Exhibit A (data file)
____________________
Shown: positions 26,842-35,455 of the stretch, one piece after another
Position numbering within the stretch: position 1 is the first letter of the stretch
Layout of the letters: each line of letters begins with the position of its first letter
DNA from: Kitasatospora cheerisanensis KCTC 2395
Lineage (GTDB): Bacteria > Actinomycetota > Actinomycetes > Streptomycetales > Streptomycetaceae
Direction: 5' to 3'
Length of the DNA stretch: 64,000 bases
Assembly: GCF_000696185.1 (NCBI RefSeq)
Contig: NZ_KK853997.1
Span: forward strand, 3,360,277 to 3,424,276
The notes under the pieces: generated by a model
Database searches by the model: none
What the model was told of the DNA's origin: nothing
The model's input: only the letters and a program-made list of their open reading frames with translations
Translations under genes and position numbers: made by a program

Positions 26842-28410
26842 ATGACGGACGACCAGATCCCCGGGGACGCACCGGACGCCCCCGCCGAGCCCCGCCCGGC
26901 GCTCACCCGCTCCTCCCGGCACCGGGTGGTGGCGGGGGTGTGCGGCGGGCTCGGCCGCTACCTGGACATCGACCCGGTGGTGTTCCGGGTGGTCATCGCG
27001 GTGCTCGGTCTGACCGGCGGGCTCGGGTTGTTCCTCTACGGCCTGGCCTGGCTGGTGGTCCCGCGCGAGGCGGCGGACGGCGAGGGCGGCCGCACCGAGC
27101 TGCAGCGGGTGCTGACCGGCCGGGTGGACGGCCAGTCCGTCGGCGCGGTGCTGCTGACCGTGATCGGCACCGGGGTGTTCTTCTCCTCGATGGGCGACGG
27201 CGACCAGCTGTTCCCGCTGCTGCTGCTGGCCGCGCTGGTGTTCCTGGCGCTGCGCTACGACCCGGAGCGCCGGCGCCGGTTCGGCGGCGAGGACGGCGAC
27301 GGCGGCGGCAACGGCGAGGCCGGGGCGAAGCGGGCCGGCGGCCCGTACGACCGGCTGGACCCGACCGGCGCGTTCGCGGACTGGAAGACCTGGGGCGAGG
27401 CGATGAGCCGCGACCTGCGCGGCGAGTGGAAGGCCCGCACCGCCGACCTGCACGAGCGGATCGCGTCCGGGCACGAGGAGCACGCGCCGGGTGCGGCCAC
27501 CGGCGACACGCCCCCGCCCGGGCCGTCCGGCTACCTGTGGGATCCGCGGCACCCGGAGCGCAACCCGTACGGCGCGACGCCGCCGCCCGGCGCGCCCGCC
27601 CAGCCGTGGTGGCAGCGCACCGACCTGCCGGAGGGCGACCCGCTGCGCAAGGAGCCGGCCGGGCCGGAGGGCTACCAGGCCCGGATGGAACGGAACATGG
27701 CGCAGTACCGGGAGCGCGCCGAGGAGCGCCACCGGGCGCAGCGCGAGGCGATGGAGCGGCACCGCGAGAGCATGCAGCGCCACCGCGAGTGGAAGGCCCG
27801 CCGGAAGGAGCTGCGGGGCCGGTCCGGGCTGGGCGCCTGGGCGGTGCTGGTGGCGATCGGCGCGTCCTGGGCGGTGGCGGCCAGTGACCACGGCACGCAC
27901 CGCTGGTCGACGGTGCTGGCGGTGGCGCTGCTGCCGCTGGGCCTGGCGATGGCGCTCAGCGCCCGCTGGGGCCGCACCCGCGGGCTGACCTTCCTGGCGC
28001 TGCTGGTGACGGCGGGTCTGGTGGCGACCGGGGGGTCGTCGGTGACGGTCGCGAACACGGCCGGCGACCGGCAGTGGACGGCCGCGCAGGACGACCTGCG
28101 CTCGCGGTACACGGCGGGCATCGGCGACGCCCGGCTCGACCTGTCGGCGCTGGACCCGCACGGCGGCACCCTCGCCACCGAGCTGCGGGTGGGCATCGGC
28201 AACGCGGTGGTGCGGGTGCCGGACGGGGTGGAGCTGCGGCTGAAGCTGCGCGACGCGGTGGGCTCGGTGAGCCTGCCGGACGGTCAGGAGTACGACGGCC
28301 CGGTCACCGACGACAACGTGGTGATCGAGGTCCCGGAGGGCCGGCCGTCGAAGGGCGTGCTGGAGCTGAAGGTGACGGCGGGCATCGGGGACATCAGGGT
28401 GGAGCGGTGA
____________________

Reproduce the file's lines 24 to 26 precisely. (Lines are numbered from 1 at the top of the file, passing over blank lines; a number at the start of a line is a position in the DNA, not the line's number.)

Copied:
27501 CGGCGACACGCCCCCGCCCGGGCCGTCCGGCTACCTGTGGGATCCGCGGCACCCGGAGCGCAACCCGTACGGCGCGACGCCGCCGCCCGGCGCGCCCGCC
27601 CAGCCGTGGTGGCAGCGCACCGACCTGCCGGAGGGCGACCCGCTGCGCAAGGAGCCGGCCGGGCCGGAGGGCTACCAGGCCCGGATGGAACGGAACATGG
27701 CGCAGTACCGGGAGCGCGCCGAGGAGCGCCACCGGGCGCAGCGCGAGGCGATGGAGCGGCACCGCGAGAGCATGCAGCGCCACCGCGAGTGGAAGGCCCG